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What does the Spring Budget mean for your pension?

On Wednesday 15th March, Chancellor Jeremy Hunt delivered his Spring Budget, which included the biggest shake-up in the taxation of pensions for over a decade. The Lifetime Allowance is being abolished altogether and the Annual Allowance is being increased by 50%.

In simple terms, these changes will enable people to save more before they get hit with a tax charge.

What are the Lifetime and Annual Allowance?

The Lifetime Allowance sets the total value of all the pension savings you can build up before having to pay extra tax. It currently stands at £1.073 million and had been expected to stay at that level until 2026, but from April 2023 it’ll be a thing of the past.

The Annual Allowance limits the amount you can pay into your pensions in a tax year without having to pay an additional tax charge. It’s being increased from £40,000 to £60,000.

There’s a third limit, the Money Purchase Annual Allowance, which limits how much you can pay into your defined contribution pensions in a situation where you’ve already started taking some of benefits from them. It’s going up from £4,000 to £10,000.

Sounds good…but will it affect you?

The Lifetime Allowance and Annual Allowance were only expected to be a factor for a minority of people. Most UK pension savers weren’t likely to hit the Lifetime Allowance and don’t typically use up their full Annual Allowance each year.

Part of the reason for the change is to discourage higher earners from retiring early simply to avoid additional tax charges. NHS doctors are a widely publicised example. Many reports suggest doctors are retiring or reducing their hours purely because of the impact the current Lifetime Allowance has on their tax situation. The change is intended to encourage people in that position to stay in work longer, which should benefit our economy and public services.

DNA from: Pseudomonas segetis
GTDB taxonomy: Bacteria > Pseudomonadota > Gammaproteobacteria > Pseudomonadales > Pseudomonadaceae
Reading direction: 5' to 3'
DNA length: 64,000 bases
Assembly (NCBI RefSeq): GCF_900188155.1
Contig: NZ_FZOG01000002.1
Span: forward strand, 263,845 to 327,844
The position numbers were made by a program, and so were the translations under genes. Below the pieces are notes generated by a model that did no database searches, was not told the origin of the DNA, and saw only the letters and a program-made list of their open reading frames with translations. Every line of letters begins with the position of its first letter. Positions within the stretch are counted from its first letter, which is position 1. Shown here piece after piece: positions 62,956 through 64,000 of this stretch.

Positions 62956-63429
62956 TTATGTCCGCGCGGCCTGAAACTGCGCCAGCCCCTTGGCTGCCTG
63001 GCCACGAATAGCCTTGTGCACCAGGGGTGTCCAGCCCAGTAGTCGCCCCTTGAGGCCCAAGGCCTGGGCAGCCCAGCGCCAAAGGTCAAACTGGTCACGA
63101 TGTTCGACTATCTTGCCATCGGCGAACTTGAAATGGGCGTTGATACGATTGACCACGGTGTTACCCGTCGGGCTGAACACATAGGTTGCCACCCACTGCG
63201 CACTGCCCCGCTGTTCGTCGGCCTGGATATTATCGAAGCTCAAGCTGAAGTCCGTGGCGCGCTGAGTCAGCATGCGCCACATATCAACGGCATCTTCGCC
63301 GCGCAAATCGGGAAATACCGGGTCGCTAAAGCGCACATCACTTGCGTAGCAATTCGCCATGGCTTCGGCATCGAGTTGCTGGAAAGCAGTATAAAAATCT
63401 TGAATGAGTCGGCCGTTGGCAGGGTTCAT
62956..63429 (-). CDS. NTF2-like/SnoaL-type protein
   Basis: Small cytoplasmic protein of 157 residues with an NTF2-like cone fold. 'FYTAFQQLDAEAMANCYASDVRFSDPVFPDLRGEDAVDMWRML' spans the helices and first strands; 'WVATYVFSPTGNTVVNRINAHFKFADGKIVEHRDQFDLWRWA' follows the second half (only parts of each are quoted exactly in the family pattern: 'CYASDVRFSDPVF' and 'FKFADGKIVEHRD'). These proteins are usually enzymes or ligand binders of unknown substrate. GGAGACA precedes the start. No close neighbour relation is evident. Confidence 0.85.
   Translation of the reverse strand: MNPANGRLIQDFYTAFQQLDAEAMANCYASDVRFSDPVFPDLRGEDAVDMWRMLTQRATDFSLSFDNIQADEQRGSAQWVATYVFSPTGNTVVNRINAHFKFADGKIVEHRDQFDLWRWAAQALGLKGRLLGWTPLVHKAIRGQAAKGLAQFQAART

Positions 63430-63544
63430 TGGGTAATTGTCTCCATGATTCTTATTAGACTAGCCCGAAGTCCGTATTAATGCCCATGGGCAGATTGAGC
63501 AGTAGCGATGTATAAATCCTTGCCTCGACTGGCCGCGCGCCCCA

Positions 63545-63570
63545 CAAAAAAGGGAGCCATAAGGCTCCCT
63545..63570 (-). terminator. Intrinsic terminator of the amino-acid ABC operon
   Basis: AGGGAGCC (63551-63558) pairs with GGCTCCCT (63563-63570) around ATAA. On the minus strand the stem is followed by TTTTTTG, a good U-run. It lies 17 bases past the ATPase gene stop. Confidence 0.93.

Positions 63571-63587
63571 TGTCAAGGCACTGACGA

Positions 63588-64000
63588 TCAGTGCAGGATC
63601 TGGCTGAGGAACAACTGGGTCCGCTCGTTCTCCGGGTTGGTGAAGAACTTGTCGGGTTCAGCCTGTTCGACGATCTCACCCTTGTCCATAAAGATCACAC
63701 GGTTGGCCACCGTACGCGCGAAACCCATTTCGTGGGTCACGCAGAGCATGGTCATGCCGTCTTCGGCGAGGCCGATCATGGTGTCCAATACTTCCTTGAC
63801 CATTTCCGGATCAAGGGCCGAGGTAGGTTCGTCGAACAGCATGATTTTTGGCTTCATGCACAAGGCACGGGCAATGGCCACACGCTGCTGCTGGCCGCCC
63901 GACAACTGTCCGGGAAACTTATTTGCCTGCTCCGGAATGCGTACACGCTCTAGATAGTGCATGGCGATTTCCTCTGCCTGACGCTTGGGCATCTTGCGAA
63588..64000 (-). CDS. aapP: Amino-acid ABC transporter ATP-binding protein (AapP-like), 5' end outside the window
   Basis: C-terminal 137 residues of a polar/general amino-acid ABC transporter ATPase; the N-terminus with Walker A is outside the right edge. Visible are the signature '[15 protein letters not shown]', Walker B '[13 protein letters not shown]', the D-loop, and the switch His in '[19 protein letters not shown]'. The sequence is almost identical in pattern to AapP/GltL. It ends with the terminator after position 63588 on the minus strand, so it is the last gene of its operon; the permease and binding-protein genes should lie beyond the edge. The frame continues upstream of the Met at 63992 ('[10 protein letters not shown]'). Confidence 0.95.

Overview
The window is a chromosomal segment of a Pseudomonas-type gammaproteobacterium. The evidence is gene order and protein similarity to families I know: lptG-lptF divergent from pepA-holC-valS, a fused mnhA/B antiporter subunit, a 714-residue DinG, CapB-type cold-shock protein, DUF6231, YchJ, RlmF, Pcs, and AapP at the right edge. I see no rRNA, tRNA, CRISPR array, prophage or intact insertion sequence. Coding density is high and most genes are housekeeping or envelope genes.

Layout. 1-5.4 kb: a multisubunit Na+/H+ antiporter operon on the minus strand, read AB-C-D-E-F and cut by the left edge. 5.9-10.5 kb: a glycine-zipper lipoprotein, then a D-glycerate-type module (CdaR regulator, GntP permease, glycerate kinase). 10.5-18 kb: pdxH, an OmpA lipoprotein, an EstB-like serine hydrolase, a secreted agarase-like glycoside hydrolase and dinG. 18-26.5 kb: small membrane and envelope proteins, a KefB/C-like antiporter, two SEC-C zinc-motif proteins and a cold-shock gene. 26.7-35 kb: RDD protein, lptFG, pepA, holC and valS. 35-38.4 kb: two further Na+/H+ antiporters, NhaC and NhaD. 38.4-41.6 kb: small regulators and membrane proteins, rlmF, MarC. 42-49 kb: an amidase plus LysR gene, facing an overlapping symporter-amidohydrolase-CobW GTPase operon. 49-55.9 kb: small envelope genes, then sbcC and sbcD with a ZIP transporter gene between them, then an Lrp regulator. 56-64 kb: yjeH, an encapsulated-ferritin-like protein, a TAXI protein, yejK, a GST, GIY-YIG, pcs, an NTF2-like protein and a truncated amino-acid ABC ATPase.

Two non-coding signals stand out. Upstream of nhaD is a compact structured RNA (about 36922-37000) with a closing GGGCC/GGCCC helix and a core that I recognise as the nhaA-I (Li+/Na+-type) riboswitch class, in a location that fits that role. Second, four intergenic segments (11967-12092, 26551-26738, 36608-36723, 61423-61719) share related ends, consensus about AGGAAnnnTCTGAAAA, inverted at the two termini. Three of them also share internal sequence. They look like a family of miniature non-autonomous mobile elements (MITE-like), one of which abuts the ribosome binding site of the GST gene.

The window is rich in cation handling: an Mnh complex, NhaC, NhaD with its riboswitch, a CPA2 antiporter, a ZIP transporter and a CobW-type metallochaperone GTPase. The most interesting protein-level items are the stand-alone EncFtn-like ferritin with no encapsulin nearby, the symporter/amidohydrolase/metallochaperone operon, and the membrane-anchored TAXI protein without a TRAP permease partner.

The changes are therefore good news for you if you’ve got substantial pension savings and you’re concerned that, in time, you could exceed the Lifetime Allowance. You now no longer need to worry that you may have to pay that additional tax charge when you retire.

They’re also good news if you’re looking to boost your pension savings, either by increasing how much you regularly save or by making any large one-off payments into your pension, perhaps because your income is inconsistent, or you’ve come into some money from a dividend or inheritance. The increased Annual Allowance will enable you to put more into your pension without a tax penalty.

The changes aren’t such good news for high earners who’ve recently retired. If you were over the Lifetime Allowance and therefore paid an additional tax bill, you can’t “un-retire” to claim your money back.

What about the State Pension?

Every year the State Pension is reviewed to take account of inflation, and new figures are announced. From April 2023, payments will be:

  • £203.85 a week (up from £185.15) for the full, new flat-rate State Pension (for those who reached State Pension age after April 2016)
  • £156.20 a week (up from £141.85) for the full, old Basic State Pension (for those who reached State Pension age before April 2016)

As ever, if you’re making decisions about your financial future, we recommend getting independent help and advice. MoneyHelper is an excellent place to start. It can also help you to find an authorised independent financial adviser (IFA) in your area.